You have no choice about the necessity to integrate your observations, your experiences, your knowledge into abstract ideas, i.e., into principles. Your only choice is whether these principles are true or false.
Last Thursday - Jan 22nd - President Michael D. Higgins launched the European Year for Development at Dublin Castle, saying that "2015 is a seminal year for the future of human development".
I quite often use Mollom to prevent spam submissions on contact and comment forms. It works pretty well, but some spam still gets through.
An alternative anti-spam technique is to require a Bitcoin dust transaction before an unprivileged user can POST a form. The value of such a transaction would only be about $0.001 USD. For a non-spammer this cost is fine, but for a spammer this is enough to make it totally uneconomical as they need to send out millions of posts.
Coin Tools already has a Bitcoin payments system. When viewing a form, a new payment is created for the minimum amount possible. In the latest Bitcoin reference implementation the smallest output is 546 satoshis. However, many wallets still use the old value of 5460 so that is what is used.
The form's submit button is hidden with CSS (it still needs to be in the DOM for the form to function correctly) and a clickable QR code for the payment is put in its place. Coin Tools payments are BIP 70 compatible so a payment can either be satisfied by a direct POST from the wallet to the Drupal website, or the wallet can broadcast the transaction through the Bitcoin network (slightly slower).
When the form is submitted it is also verified on the server that the payment has been completed.
Here is a video of it in action.
Of course, this technique requires that the user has a small amount of bitcoin. For a website not targeting the Bitcoin community it would not only prevent spammers it would actually prevent everyone from posting. As Bitcoin usage increases this technique will be able to become more commonplace.Browser integration
It has been proposed before that web browsers should have Bitcoin SPV wallets built-in, e.g. for paywalls. If a payment is required an "HTTP 402 Payment Required" response would be generated. In that situation it would make sense for the browser to prompt the user before a payment is made. For the spam filter this could just happen automatically. The transaction could actually just be included as part of the POST to submit the form.Burning Coins
Because the transactions are for such a small amount it may not be economic to spend the received funds as large miner fees would be required. It might be simpler to just generate a random Bitcoin address for each payment. This means that you don't have to have a wallet on the server and could just use Chain to check if the payment has completed.Double-spends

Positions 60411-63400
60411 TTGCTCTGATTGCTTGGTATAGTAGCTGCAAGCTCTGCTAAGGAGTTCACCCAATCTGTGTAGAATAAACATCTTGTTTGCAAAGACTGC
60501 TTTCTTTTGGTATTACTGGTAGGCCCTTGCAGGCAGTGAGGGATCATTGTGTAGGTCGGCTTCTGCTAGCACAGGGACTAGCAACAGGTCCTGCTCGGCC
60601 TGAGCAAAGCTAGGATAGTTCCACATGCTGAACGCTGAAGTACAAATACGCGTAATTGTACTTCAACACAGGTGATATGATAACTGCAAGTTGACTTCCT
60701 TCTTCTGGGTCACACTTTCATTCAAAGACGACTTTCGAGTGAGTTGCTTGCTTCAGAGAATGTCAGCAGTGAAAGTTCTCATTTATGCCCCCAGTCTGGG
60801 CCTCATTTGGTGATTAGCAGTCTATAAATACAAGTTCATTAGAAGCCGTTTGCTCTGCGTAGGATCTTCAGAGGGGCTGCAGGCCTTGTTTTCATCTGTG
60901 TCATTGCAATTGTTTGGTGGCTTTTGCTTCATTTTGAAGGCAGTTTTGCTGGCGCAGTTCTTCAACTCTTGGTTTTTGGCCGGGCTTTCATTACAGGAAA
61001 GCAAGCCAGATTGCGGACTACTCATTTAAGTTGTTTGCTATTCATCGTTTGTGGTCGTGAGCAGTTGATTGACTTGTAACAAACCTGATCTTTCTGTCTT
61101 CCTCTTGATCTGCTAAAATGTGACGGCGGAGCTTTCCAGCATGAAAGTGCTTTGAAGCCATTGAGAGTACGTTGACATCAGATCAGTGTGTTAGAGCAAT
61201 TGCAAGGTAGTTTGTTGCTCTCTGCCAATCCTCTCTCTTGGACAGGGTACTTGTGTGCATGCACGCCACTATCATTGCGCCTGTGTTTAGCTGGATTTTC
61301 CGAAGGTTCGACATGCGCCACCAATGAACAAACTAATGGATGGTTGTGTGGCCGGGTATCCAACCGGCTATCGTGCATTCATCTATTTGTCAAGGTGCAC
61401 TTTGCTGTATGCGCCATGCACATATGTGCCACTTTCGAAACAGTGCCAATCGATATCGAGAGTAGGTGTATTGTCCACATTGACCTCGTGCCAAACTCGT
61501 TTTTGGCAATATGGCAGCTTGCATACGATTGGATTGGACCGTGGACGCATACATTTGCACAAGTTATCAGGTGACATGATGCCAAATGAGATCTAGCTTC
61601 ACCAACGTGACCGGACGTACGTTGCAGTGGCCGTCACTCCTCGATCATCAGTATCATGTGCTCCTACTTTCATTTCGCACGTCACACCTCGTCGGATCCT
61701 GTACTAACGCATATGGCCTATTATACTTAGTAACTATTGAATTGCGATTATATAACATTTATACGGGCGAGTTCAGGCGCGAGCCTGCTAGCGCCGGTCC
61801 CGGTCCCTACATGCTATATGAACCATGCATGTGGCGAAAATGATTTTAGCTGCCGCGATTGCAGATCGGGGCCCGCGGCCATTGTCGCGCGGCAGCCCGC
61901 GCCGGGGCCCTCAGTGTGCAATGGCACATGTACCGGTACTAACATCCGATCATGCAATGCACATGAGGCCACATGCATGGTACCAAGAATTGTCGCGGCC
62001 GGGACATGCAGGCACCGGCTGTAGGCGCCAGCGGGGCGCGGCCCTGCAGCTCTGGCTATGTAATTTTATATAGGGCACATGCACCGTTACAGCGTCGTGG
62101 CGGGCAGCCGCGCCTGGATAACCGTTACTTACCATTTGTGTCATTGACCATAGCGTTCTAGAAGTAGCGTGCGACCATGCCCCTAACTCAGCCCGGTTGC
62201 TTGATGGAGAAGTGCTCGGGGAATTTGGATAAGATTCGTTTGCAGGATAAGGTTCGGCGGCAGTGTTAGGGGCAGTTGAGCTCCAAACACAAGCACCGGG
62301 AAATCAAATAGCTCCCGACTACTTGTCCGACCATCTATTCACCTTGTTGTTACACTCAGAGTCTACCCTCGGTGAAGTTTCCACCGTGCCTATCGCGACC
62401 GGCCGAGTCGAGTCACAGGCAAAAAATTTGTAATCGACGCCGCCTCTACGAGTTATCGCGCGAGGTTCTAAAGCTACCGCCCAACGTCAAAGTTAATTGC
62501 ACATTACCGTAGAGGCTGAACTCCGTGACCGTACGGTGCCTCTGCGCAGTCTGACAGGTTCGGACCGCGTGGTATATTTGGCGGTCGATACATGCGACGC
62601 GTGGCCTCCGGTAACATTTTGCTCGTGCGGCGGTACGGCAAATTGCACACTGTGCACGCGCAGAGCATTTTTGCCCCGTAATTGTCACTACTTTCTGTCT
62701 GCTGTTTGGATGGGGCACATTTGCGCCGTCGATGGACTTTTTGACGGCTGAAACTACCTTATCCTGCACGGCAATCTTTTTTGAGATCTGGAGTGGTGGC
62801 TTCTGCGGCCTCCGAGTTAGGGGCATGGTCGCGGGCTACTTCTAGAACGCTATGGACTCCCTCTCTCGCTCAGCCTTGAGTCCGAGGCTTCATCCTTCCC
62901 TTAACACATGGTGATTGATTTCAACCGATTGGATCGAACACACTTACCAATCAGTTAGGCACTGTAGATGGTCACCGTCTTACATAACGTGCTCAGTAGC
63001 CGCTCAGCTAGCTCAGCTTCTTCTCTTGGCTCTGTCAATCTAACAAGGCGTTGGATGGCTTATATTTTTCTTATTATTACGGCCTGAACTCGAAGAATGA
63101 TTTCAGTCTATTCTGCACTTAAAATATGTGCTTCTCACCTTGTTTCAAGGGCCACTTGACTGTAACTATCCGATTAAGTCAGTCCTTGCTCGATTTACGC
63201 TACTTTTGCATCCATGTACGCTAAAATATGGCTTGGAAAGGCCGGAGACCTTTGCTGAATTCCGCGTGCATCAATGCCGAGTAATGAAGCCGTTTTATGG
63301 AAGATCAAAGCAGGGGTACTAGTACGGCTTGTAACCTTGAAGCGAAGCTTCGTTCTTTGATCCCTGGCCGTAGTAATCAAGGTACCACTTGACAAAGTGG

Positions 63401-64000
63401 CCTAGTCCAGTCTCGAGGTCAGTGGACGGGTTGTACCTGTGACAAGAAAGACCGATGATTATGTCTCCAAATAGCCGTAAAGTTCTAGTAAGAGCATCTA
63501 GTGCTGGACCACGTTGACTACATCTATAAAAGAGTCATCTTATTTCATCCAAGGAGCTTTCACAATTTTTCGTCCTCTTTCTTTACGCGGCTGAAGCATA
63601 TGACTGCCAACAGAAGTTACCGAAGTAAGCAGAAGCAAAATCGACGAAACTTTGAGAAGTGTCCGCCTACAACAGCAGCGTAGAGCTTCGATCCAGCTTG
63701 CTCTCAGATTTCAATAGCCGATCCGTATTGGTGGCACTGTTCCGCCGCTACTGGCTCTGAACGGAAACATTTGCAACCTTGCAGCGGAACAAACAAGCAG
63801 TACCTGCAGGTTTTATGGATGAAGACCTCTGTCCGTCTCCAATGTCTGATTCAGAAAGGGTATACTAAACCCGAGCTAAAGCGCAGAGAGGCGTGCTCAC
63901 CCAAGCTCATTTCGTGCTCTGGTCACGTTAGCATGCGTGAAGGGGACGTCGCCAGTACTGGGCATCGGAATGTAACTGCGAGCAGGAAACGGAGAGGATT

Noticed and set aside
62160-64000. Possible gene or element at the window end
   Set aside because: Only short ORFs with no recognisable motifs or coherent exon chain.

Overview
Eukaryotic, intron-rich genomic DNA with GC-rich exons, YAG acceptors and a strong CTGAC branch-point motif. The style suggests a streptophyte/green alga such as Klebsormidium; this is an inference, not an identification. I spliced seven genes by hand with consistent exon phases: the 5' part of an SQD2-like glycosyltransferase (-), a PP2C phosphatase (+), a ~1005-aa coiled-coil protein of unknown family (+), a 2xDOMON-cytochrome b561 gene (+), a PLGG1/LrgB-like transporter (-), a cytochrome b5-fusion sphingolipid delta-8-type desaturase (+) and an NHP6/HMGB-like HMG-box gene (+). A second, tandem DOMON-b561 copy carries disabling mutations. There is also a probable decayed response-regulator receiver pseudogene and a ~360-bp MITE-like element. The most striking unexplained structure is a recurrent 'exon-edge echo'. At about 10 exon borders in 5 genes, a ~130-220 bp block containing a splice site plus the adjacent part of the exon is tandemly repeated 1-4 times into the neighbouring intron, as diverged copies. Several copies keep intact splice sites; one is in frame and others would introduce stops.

If a double-spend on a comment submission was detected after it had been accepted, the post could be deleted. For email submissions, they could be delayed a few seconds to be sure there is not a contradictory transaction floating around.
Even without implementing these protections, double-spending wouldn't make sense for a spammer.
Could a spammer double spend and avoid paying the dust amount? No - double spending is extremely expensive so it would be even worse value for money than just paying the dust amount.
Could a spammer simultaneously broadcast many transactions that spend the same outputs to many different forms and websites? In theory this might be possible and some of the forms would accept the POST before realising the transaction is a double spend. Spamming multiple forms on the same website simultaneously would be impossible because the website would be connected to just one Bitcoin node. If this did become an issue the fee required to POST could just be increased to make it uneconomic.Greater amount?
Of course, it may be desirable to actually charge a larger fee for the purpose of generating revenue. The admin interface could be extended to allow a configurable amount.
In this week's episode Addison Berry hosts Greg Anderson, one of the Drush maintainers, and Juampy Novillo Requena to discuss Drush. We start off by explaining why Drush exists and some cool things about it. One of the big hangups people have with Drush is installation, so we talk a bit about that, and how it is easier now with Composer.
This blog post is a short story of how I started working for a Drupal company, some of the things I've achieved during my first year in the industry and my impressions of working with a Drupal agency as a sysadmin.30th January 2015By emlyn Introduction
Before I pelt you with details of my first year as a sysadmin, I think I should give you a little information about myself. I’m Emlyn, 23 years young and based in the UK...the West Midlands to be a little more precise.
I graduated from Coventry University with a 2:1 in Games Technology with the hope of becoming a games programmer. However, after graduating, I noticed my portfolio fell far short of other students on my course, and, I’ll be honest, that bummed me out.
That was when I was approached by my cousin, Jamie, who works as a Systems Manager for Code Enigma, with the prospect of training to become a Junior Sysadmin. I gave it some thought; I had always been interested in Linux systems and wanted to know more about them. In fact, one of my modules at University was Operating Systems Security and I thoroughly enjoyed the assignment we were given where we had to create a shell script that provided the ability to display working processes, navigate a directory, list online users, amongst a few other things. So, I accepted the offer of a three month internship, which started in October 2013, which then turned into a permanent position in January 2014, and I really haven’t looked back since!Training